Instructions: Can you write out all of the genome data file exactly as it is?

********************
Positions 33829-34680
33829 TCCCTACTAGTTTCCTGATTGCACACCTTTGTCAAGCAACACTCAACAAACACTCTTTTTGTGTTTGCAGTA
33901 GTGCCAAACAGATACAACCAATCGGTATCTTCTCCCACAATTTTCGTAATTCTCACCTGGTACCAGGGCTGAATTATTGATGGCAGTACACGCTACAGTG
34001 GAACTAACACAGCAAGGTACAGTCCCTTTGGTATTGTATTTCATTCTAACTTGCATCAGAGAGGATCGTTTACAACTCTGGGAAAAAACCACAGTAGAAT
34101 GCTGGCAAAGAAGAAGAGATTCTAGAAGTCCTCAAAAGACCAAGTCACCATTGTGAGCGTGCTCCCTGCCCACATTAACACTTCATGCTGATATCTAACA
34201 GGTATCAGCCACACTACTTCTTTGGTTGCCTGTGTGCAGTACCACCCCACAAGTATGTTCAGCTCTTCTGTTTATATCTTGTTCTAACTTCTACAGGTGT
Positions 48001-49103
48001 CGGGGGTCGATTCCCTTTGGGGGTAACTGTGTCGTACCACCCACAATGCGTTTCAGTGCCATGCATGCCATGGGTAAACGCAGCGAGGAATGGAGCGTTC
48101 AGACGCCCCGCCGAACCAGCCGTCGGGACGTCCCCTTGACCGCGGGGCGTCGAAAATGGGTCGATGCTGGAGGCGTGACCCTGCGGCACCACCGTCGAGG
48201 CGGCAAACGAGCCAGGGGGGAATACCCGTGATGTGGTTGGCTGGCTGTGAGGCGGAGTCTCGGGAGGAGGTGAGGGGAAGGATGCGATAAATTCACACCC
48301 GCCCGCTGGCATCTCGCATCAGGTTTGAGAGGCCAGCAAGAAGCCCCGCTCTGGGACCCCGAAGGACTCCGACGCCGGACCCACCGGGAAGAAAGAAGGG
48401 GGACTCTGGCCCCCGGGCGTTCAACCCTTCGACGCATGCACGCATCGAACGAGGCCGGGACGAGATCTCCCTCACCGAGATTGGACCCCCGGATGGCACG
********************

Positions 33829-34680
33829 TCCCTACTAGTTTCCTGATTGCACACCTTTGTCAAGCAACACTCAACAAACACTCTTTTTGTGTTTGCAGTA
33901 GTGCCAAACAGATACAACCAATCGGTATCTTCTCCCACAATTTTCGTAATTCTCACCTGGTACCAGGGCTGAATTATTGATGGCAGTACACGCTACAGTG
34001 GAACTAACACAGCAAGGTACAGTCCCTTTGGTATTGTATTTCATTCTAACTTGCATCAGAGAGGATCGTTTACAACTCTGGGAAAAAACCACAGTAGAAT
34101 GCTGGCAAAGAAGAAGAGATTCTAGAAGTCCTCAAAAGACCAAGTCACCATTGTGAGCGTGCTCCCTGCCCACATTAACACTTCATGCTGATATCTAACA
34201 GGTATCAGCCACACTACTTCTTTGGTTGCCTGTGTGCAGTACCACCCCACAAGTATGTTCAGCTCTTCTGTTTATATCTTGTTCTAACTTCTACAGGTGT
Positions 48001-49103
48001 CGGGGGTCGATTCCCTTTGGGGGTAACTGTGTCGTACCACCCACAATGCGTTTCAGTGCCATGCATGCCATGGGTAAACGCAGCGAGGAATGGAGCGTTC
48101 AGACGCCCCGCCGAACCAGCCGTCGGGACGTCCCCTTGACCGCGGGGCGTCGAAAATGGGTCGATGCTGGAGGCGTGACCCTGCGGCACCACCGTCGAGG
48201 CGGCAAACGAGCCAGGGGGGAATACCCGTGATGTGGTTGGCTGGCTGTGAGGCGGAGTCTCGGGAGGAGGTGAGGGGAAGGATGCGATAAATTCACACCC
48301 GCCCGCTGGCATCTCGCATCAGGTTTGAGAGGCCAGCAAGAAGCCCCGCTCTGGGACCCCGAAGGACTCCGACGCCGGACCCACCGGGAAGAAAGAAGGG
48401 GGACTCTGGCCCCCGGGCGTTCAACCCTTCGACGCATGCACGCATCGAACGAGGCCGGGACGAGATCTCCCTCACCGAGATTGGACCCCCGGATGGCACG